Sculpture coming to Port Townsend honors advocate for Protection Island
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Seattle artist Tony Angell with “Courting Guillemots.” Angell created the sculpture, which is slated to go on public display in downtown Port Townsend, in honor of Eleanor Stopps.

By Charlie Bermant
Peninsula Daily News

PORT TOWNSEND — A sculpture honoring the late Eleanor Stopps will become the first piece of public art installed downtown since the “Salish Sea Circle” was unveiled in May 2011.

“Courting Guillemots” by Seattle artist Tony Angell, a sculpture of two birds that is about 3 feet in circumference, was created in honor of Stopps, a Port Townsend housewife, mother and conservationist who lobbied for a decade to have Protection Island at the mouth of Discovery Bay designated a wildlife refuge.

The efforts of Stopps, who died of cancer in April 2012 at the age of 92, are considered responsible for the 1982 establishment of the Protection Island National Wildlife Refuge, the only one created during the Reagan administration.

The City Council unanimously voted Monday to accept the sculpture and approve its placement in the area of the Northwest Maritime Center at 431 Water St., although the exact spot is yet to be determined.

The bronze sculpture is provided free of charge to the city. Angell cut his $20,000 asking price by half, and the fee was raised through private donations.

Administrative and installation costs of $3,000 will be paid from the Port Townsend Arts Commission’s budget.

“This is good for the city because we get a high-quality work from an excellent sculptor, and the initiative came from members of the community,” said arts commission chair Stan Rubin.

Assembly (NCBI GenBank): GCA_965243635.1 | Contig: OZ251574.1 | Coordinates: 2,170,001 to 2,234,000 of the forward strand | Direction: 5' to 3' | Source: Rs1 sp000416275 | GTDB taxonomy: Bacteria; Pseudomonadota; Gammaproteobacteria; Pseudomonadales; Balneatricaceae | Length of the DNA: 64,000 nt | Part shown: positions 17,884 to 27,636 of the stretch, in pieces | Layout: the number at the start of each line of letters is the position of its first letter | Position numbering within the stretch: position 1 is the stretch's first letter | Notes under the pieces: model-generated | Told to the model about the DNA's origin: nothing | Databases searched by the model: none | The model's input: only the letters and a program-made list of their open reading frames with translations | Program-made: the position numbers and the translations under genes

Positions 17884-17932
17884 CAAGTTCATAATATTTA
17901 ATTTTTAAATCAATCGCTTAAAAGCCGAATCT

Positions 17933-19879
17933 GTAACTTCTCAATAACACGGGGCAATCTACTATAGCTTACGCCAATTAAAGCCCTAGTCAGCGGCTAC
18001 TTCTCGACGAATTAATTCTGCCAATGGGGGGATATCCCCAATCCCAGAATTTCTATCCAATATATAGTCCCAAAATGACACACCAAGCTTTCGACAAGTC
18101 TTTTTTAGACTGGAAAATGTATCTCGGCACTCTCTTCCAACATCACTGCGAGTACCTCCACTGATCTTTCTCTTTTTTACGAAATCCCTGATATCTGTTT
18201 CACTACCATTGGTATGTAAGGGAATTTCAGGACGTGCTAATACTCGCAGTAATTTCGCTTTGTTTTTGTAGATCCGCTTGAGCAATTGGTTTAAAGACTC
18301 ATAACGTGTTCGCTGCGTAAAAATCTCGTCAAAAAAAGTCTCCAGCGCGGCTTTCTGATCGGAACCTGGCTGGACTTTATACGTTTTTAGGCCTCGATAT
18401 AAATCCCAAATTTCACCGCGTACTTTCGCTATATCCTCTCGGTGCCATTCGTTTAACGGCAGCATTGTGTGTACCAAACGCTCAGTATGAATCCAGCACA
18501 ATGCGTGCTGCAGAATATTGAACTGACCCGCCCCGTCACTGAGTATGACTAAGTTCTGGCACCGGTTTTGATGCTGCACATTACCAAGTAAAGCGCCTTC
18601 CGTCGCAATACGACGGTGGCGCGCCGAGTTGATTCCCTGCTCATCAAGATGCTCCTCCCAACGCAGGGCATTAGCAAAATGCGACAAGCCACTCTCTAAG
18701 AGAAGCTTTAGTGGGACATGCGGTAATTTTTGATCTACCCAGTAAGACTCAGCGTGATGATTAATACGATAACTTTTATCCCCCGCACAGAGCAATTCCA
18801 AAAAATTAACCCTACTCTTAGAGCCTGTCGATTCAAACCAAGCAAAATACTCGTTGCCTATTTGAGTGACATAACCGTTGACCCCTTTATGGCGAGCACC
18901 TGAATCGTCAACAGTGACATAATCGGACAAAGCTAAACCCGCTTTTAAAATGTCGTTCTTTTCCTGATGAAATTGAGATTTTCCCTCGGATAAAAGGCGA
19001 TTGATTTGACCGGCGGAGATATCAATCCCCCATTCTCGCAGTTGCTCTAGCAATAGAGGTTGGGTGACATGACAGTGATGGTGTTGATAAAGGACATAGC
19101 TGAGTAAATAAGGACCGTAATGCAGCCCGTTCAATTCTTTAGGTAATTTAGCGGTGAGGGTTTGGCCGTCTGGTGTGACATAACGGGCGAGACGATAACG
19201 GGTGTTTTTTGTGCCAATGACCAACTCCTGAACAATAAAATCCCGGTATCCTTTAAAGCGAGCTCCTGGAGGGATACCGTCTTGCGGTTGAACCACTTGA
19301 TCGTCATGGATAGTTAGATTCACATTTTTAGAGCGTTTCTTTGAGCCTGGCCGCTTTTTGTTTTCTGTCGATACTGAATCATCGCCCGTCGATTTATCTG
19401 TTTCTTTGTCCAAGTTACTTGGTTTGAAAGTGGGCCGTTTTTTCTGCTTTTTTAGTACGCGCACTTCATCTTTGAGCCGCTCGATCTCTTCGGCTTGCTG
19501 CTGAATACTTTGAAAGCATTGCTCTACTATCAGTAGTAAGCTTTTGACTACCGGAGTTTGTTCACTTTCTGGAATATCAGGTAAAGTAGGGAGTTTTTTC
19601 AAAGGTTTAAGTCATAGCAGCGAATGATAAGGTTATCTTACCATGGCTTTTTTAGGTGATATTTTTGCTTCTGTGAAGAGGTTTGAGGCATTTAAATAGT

“It’s a wonderful piece of art, and it reflects Port Townsend.”

The two people who were most responsible for acquiring the art were Robin Ornelas, a close friend of Stopps, and writer Jan Halliday.

Halliday said the acquisition of the art was a two-year process.

“Long-lasting public art, such as this bronze sculpture of courting guillemots, her favorite seabird, is a way to commemorate her efforts,” Halliday said,

“It honors the seabirds who enrich our lives by their very existence and to inspire others in the community about the world we inhabit here.”

The sculpture will be mounted on a basalt column.

Halliday said tentative plans are to install it in front of the Northwest Maritime Center’s ochre-yellow exterior, where it will be most visible.

While there is no schedule for the installation, Rubin said he’d like for the sculpture to be in place in time for the Wooden Boat Festival, scheduled Sept. 5-7.

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Jefferson County Editor Charlie Bermant can be reached at 360-385-2335 or cbermant@peninsuladailynews.com.

Last modified: March 05. 2014 6:52PM
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